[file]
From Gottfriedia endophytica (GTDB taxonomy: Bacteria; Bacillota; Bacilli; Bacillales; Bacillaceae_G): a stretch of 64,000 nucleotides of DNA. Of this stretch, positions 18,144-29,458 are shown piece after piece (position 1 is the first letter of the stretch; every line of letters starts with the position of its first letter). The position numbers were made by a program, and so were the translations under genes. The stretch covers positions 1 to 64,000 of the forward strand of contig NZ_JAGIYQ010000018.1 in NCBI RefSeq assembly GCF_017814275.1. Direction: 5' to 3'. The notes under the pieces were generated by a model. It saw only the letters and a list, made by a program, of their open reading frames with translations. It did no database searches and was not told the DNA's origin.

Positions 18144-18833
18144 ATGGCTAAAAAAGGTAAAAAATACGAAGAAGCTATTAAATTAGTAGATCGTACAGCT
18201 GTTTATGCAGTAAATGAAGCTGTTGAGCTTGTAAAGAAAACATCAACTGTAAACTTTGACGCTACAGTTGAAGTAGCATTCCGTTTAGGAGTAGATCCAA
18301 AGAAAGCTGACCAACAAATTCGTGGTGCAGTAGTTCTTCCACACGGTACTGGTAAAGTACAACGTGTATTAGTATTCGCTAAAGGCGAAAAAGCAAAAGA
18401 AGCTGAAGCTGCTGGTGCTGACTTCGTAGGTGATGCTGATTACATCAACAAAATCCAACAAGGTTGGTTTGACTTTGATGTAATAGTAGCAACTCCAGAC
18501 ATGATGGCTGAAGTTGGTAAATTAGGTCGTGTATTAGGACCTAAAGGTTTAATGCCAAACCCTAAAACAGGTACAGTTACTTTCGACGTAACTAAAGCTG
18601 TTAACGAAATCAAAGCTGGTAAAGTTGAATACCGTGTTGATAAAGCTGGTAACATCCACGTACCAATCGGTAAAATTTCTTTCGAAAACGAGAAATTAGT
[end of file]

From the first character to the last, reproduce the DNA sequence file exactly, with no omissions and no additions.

From Gottfriedia endophytica (GTDB taxonomy: Bacteria; Bacillota; Bacilli; Bacillales; Bacillaceae_G): a stretch of 64,000 nucleotides of DNA. Of this stretch, positions 18,144-29,458 are shown piece after piece (position 1 is the first letter of the stretch; every line of letters starts with the position of its first letter). The position numbers were made by a program, and so were the translations under genes. The stretch covers positions 1 to 64,000 of the forward strand of contig NZ_JAGIYQ010000018.1 in NCBI RefSeq assembly GCF_017814275.1. Direction: 5' to 3'. The notes under the pieces were generated by a model. It saw only the letters and a list, made by a program, of their open reading frames with translations. It did no database searches and was not told the DNA's origin.

Positions 18144-18833
18144 ATGGCTAAAAAAGGTAAAAAATACGAAGAAGCTATTAAATTAGTAGATCGTACAGCT
18201 GTTTATGCAGTAAATGAAGCTGTTGAGCTTGTAAAGAAAACATCAACTGTAAACTTTGACGCTACAGTTGAAGTAGCATTCCGTTTAGGAGTAGATCCAA
18301 AGAAAGCTGACCAACAAATTCGTGGTGCAGTAGTTCTTCCACACGGTACTGGTAAAGTACAACGTGTATTAGTATTCGCTAAAGGCGAAAAAGCAAAAGA
18401 AGCTGAAGCTGCTGGTGCTGACTTCGTAGGTGATGCTGATTACATCAACAAAATCCAACAAGGTTGGTTTGACTTTGATGTAATAGTAGCAACTCCAGAC
18501 ATGATGGCTGAAGTTGGTAAATTAGGTCGTGTATTAGGACCTAAAGGTTTAATGCCAAACCCTAAAACAGGTACAGTTACTTTCGACGTAACTAAAGCTG
18601 TTAACGAAATCAAAGCTGGTAAAGTTGAATACCGTGTTGATAAAGCTGGTAACATCCACGTACCAATCGGTAAAATTTCTTTCGAAAACGAGAAATTAGT